Oregon T-shirt Gun

Alan Homes: Oregon Teen Suspended For Wearing Patriotic T-Shirt Showing A Gun

An Oregon 8th grader was suspended from school for wearing a patriotic T-shirt that showed a gun, the Washington Post is reporting.

Alan Holmes, a student at Dexter McCarty Middle School in Gresham, Oregon, says he was inspired to wear his favorite patriotic T-shirt, which depicts a pair of boots, a gun, and a helmet — widely used as a sort of battlefield memorial (called a “Battlefield Cross”) to fallen soldiers in the U.S. military — in honor of his brother.

Oregon T-shirt
Alan’s T-Shirt depicts a scene like this. Image credit: Shutterstock/Russell Shively

Alan’s brother, who isn’t named in reports, joined the Marines at 19, and served a tour in Iraq. Alan still remembers the day his brother arrived home safely from the war.

“I was proud of him. I remember the day he came home and I was just so happy. I was little but I still remember it, he made me happy.”

Years later, in part because of his brother’s service, Alan considers himself a patriot and a zealous supporter of the military. And to show his support and patriotism, he wore his favorite shirt to school last Wednesday.

Unfortunately for the Oregon teenager, his school’s principal found the gun on his t-shirt problematic, and gave him an ultimatum: change shirts or get suspended, according to KATU (Portland).

Alan refused to back down.

“The principal, I asked him, ‘is this considered a suspension?’ He said ‘yes I’ll see you tomorrow’ and I left.”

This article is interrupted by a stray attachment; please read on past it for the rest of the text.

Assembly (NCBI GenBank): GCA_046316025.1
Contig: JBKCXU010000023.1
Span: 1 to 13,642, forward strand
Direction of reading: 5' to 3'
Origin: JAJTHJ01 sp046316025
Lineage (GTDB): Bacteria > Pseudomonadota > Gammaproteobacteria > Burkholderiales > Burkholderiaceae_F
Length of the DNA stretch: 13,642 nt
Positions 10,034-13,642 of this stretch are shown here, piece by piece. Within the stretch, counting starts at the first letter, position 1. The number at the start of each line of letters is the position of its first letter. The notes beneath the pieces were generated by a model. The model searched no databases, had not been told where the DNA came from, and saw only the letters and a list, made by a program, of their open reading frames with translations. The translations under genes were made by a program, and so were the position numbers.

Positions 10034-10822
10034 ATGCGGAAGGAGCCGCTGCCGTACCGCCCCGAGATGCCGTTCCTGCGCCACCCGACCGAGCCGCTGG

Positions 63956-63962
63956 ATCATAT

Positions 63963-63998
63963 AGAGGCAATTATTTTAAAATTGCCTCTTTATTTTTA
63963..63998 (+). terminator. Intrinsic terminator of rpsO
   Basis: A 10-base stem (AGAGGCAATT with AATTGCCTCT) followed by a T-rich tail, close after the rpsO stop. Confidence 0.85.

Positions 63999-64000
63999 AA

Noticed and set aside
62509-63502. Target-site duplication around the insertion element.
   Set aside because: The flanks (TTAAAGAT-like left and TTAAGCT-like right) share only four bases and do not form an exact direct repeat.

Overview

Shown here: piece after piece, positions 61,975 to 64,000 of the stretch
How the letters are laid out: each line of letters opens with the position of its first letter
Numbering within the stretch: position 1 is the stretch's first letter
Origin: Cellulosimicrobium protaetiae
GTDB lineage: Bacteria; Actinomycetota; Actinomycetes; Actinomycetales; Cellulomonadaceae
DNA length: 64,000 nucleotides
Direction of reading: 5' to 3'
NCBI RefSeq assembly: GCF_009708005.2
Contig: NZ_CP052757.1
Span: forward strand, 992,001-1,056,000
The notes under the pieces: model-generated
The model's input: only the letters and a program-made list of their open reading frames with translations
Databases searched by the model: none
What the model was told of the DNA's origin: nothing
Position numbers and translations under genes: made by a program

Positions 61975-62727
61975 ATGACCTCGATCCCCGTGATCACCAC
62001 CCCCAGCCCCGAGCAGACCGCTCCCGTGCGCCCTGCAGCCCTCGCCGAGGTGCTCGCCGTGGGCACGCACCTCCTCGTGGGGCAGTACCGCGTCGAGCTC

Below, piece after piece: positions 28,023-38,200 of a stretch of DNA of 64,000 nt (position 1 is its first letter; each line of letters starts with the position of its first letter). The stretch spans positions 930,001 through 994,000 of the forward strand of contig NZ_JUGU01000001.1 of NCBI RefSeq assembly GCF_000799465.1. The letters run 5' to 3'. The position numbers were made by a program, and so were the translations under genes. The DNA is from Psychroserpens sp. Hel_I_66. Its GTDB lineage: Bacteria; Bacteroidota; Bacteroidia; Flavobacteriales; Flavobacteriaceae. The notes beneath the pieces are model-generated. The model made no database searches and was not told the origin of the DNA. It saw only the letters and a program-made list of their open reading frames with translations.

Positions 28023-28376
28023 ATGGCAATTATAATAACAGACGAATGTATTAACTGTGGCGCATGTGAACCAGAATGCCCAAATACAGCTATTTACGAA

School officials called Alan’s parents to come pick him up.

Alan’s father, Charlie Holmes, says he is proud of his son’s decision to stand up for what he believes is right.

“Yeah, I’m proud of him. I would’ve done the same thing.”

Alan, meanwhile, is saddened by the turn of events.

“I was just upset. I was heartbroken. My brother, he means everything for me. Just being able to help and give back to the people who fought and died for us it just makes me feel good.”

School officials declined to comment specifically on Alan’s suspension, citing student confidentiality policies. An unidentified school official did say, however, that t-shirts depicting guns are inappropriate in a school setting. Further, a KATU reporter dug through the school’s student handbook and found that the school’s dress code does indeed prohibit students from wearing clothing promoting alcohol, drugs, tobacco, or violence.

Alan, however, insists that the gun on his T-shirt isn’t about violence — it’s about fallen servicemen and women.

“This isn’t relating [to] the violence. The barrel is pointing down. It’s total gun safety.”

Still, Alan’s choice of T-shirts comes at a difficult time for schools in Oregon. Earlier this month, nine students were left dead, and seven injured, after a gunman opened fire at Umpqua Community College in Roseburg, before turning his gun on himself. The mass shooting once again ignited the debate over gun control in the United States.

In a larger sense, Alan’s t-shirt choice comes at a time when schools across the country adhere to a policy of Zero Tolerance when it comes to guns and other weapons — or even suggestions of guns and weapons — in schools. Students have faced discipline for bringing toy guns to school, for making a gun shape with their fingers and pointing it at classmates, even for chewing a Pop Tart into the shape of a gun.

Similarly, a Texas student was suspended from school earlier this year for wearing a t-shirt to school depicting an American flag — school officials said it violated the school’s dress code, which required students to wear solid-color shirts.

Alan tells KPTV (Portland) that his suspension has motivated him to learn more about the Battlefield Cross memorial in his spare time.

[Image courtesy of: YouTube]

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